My early childhood was a happy life of BMX, crayons, new sketchbooks, aftenoons in the kitchen with ‘Annie’ preparing the cake tins, building Lego planets with my brother, time spent with my grandfather’s beautiful imagination and my father’s enriching pragmatism. A potter, sculptor and silversmith who began working life as an machinist at fifteen and a half to be promoted at eighteen to implement new industrial techniques followed by a promising career in economics, jacked it all in to become a potter at twenty five. It was he who encouraged me to finish my sketchbook drawings as larger works using oil paint on panels. I was already aware of Josef Herman’s work from our trips to Swansea to see family which often resulted in a visit to The Glynn Vivian. His painting Miners, 1951 made a mighty impact upon me. I loved its immense scale and it gave me an inclination of the possibilties of paint. Later when I was sixteen I visited a spellbinding exhibition of David Hockney life drawings and felt right at home. Fortuitously that day I also spent the afternoon in the Rothko room when it was located in the Tate (now Tate Britain). The academic but instinctive draftsmanship of Uncle David Hockney and Mark Rothko’s large scale mediative work collided in an experience that left me fulfilled in all senses. I felt these seemingly polemic painters were saying the same thing:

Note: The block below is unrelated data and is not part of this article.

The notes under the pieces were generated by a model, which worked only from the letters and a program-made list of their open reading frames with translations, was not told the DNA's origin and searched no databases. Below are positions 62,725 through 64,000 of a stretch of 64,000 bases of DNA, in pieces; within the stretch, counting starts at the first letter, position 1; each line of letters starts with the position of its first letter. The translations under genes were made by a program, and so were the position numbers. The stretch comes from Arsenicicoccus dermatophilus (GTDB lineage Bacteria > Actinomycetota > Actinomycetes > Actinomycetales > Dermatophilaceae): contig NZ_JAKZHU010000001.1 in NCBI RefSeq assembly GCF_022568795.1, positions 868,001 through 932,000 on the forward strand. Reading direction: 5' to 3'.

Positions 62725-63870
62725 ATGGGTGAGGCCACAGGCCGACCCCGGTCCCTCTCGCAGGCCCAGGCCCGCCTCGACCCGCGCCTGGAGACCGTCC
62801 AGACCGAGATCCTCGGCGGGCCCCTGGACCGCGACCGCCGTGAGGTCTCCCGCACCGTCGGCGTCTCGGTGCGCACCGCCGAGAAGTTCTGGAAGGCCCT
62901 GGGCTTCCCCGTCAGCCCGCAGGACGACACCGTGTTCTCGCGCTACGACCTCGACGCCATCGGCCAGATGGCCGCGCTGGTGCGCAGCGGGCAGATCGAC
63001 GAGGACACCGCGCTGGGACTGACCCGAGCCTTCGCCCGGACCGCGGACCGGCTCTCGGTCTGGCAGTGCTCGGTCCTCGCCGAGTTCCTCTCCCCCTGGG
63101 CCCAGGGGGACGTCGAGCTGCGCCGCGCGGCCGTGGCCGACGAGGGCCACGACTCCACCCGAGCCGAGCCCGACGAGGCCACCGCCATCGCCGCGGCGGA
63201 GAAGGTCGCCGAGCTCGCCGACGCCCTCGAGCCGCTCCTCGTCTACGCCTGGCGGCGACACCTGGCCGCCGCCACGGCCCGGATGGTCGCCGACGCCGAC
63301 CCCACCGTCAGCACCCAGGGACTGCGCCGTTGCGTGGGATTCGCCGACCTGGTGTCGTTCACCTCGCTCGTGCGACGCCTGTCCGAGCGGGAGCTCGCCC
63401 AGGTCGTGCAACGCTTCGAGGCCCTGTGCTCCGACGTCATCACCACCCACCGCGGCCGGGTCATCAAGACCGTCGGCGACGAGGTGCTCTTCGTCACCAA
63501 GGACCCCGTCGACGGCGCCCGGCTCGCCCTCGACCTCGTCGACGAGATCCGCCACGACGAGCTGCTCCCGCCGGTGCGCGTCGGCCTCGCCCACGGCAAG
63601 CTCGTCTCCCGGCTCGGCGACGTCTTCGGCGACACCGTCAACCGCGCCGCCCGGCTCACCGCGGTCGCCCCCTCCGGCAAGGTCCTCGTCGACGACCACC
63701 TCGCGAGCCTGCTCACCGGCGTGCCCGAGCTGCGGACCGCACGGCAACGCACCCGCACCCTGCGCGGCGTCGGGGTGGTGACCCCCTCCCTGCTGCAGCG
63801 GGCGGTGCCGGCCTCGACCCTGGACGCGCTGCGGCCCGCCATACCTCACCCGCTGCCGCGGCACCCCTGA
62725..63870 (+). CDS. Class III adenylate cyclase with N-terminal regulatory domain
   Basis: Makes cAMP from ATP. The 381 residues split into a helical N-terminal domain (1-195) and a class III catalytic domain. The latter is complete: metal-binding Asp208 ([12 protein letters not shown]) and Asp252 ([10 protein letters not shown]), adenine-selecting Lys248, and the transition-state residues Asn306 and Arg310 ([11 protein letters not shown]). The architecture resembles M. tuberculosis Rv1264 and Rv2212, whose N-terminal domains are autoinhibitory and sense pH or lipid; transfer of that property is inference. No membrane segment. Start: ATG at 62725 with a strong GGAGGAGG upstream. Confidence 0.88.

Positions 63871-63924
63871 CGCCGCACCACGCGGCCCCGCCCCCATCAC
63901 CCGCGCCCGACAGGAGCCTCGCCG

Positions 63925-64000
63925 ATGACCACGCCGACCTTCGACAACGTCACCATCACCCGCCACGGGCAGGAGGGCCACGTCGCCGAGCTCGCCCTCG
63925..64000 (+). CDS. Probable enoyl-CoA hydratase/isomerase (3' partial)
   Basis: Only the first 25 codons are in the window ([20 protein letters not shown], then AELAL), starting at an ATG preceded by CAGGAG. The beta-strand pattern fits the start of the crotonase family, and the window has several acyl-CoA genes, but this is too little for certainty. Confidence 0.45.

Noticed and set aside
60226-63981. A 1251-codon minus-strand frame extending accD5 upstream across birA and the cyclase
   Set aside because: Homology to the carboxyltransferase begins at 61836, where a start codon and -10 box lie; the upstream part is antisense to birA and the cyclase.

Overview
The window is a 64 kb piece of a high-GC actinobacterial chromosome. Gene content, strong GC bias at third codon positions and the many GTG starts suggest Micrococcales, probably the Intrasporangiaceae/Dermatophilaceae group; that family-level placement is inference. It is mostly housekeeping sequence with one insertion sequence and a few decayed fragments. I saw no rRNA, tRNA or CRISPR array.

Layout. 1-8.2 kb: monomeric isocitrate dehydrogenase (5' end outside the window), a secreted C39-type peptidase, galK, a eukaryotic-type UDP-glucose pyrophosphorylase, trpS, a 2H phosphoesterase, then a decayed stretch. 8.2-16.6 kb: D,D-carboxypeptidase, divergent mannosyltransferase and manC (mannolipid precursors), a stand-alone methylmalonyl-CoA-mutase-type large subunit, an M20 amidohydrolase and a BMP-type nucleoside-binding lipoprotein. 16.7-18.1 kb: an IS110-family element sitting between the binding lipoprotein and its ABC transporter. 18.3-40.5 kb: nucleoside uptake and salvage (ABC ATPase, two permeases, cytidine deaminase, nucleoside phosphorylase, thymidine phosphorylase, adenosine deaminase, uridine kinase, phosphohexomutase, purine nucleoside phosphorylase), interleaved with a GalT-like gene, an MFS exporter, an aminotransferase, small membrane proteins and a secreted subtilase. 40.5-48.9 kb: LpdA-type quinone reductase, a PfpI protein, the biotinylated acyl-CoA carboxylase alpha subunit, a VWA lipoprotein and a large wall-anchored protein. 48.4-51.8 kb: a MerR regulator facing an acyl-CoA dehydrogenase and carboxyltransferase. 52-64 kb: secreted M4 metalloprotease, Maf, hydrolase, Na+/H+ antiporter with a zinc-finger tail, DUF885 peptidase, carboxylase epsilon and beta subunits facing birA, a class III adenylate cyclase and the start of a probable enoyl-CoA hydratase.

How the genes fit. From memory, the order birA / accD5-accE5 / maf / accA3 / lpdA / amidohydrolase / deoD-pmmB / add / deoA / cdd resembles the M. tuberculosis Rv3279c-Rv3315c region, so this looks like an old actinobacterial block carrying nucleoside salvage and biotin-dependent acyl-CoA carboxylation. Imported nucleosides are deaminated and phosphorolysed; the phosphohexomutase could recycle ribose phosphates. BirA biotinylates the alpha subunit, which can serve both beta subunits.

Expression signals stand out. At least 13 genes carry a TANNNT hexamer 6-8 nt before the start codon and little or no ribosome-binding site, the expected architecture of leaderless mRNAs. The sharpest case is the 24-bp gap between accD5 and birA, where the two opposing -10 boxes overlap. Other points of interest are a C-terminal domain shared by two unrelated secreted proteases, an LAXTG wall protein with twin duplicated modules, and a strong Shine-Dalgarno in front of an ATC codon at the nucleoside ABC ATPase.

You are alive so tell me how that feels.
Feel free to contact me.
Everything seeks perfection but never achieves it. Imperfection is better. Try it. It’s easier to attain.
“Thousands of years of art history
and the safe money
is still on a picture of a naked girl.”